As late as last February, CFIF President Jeffrey Mazzella praised the FCC’s rollback of the Title II classification of broadband service underlying net neutrality in the Daily Caller, labeling the policy an “unprecedented power grab by the Obama administration,” which, he claimed, upended “two decades of bipartisan consensus for light-touch regulation of the internet sector.”
Notably, Mazzella’s article was coauthored with David Williams, president of the Taxpayers Protection Alliance (TPA), another group subpoenaed in New York. Comments linked to TPA appear to have been submitted by the same individual who aided another group known as Free Our Internet, whose comments were ascribed to Americans who told Gizmodo their identities had been stolen.
Attempting to confirm or disprove the alleged link between CQ and CFIF, Gizmodo initiated its own review of the API data logs last week, focusing on comments from dozens of people who claim they were impersonated online. Emails previously obtained under FOIA, which show conversations between FCC officials and CQ’s chief technology officer, Dan Germain, who now serves as a FiscalNote senior VP overseeing research and development, provided additional context regarding the company’s operations.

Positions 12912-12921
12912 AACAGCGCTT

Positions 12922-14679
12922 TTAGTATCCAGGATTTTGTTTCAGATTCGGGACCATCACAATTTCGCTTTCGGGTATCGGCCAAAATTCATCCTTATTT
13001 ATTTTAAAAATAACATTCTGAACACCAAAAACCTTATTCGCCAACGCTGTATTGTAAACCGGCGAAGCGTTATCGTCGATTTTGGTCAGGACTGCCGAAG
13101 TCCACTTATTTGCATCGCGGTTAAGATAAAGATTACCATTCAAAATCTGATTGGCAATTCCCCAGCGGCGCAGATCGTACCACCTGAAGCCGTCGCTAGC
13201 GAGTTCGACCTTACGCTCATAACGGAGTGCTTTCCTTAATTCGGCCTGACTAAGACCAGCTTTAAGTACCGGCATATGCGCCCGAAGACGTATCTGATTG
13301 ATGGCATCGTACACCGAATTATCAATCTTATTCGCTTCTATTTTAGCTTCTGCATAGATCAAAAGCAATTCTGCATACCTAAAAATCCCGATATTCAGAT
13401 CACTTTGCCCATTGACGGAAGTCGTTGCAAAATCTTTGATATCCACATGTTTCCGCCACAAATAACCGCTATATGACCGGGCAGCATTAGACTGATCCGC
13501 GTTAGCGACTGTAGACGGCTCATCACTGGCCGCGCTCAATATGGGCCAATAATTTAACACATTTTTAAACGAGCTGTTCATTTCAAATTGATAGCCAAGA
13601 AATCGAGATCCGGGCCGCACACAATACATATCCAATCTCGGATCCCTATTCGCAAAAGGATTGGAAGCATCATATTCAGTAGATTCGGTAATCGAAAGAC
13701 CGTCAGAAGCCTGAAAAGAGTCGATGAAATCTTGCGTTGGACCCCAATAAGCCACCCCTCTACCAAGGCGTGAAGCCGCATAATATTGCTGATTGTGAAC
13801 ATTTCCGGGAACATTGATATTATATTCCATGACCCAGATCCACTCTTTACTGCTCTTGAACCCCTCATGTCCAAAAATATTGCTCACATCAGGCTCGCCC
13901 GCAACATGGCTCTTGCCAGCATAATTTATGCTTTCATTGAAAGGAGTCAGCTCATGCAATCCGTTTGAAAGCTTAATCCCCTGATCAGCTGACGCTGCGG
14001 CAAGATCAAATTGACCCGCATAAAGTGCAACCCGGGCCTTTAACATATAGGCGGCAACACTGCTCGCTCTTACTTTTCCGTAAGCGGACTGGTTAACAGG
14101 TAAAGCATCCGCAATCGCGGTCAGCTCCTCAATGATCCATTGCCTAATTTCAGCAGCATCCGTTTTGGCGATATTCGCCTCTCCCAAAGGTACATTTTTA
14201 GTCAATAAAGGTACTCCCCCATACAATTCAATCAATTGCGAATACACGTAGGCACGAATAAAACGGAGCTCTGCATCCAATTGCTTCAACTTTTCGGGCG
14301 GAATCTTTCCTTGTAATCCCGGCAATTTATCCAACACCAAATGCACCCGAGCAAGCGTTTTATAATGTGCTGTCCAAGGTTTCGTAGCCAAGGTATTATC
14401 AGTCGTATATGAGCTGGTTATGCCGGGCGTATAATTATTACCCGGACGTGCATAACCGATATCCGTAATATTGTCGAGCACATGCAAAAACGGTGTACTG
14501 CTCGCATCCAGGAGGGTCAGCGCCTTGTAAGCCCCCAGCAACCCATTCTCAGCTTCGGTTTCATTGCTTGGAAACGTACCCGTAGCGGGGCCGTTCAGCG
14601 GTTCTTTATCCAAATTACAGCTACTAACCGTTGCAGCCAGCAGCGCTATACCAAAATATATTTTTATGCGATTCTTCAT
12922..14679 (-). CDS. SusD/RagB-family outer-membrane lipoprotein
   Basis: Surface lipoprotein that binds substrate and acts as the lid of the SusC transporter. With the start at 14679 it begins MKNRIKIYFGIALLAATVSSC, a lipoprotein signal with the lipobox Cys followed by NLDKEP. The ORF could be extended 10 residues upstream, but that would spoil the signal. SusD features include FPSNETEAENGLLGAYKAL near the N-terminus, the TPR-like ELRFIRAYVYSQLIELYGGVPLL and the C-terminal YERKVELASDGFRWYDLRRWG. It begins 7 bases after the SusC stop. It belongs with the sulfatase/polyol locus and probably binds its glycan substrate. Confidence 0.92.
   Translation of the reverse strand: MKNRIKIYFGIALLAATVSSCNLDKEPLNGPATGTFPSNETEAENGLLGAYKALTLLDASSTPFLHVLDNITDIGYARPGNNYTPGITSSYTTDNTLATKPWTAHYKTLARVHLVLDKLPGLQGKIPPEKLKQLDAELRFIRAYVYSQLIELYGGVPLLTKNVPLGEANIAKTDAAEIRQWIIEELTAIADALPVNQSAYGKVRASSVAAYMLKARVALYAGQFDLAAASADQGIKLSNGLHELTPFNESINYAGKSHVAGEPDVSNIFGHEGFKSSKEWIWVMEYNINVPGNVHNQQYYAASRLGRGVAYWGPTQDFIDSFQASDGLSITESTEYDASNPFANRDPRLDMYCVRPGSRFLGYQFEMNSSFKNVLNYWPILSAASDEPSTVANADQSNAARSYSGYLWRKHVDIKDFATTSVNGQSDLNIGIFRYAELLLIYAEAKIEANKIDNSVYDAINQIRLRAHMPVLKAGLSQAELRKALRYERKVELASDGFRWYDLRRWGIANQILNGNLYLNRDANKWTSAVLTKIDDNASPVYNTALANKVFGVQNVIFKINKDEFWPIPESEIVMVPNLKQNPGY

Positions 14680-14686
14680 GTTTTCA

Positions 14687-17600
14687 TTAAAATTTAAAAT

The Center for Individual Freedom and FiscalNote, which purchased CQ Roll Call in August 2018, did not respond to multiple requests for comment.
Germain, however, was interviewed by Gizmodo twice in 2017, and served up various insights into how the company had amassed and delivered “millions of comments” to the FCC.
Analysis of API logs
While Germain declined to identify any of CQ’s clients “without explicit permission,” timestamps contained in the API logs reveal an unmistakable correlation between the use of CQ’s API key and numerous identical comments containing CFIF’s text about former President Obama’s “unprecedented regulatory power.”
APIs are a ubiquitous part of the internet and power user interactions with everything from Google to Grindr. To control access to them, APIs are usually given a “key” system, which produces long, unique strings of characters, not dissimilar to a password. This enables system administrators to give explicit access to an individual or company and track how the keys are being used.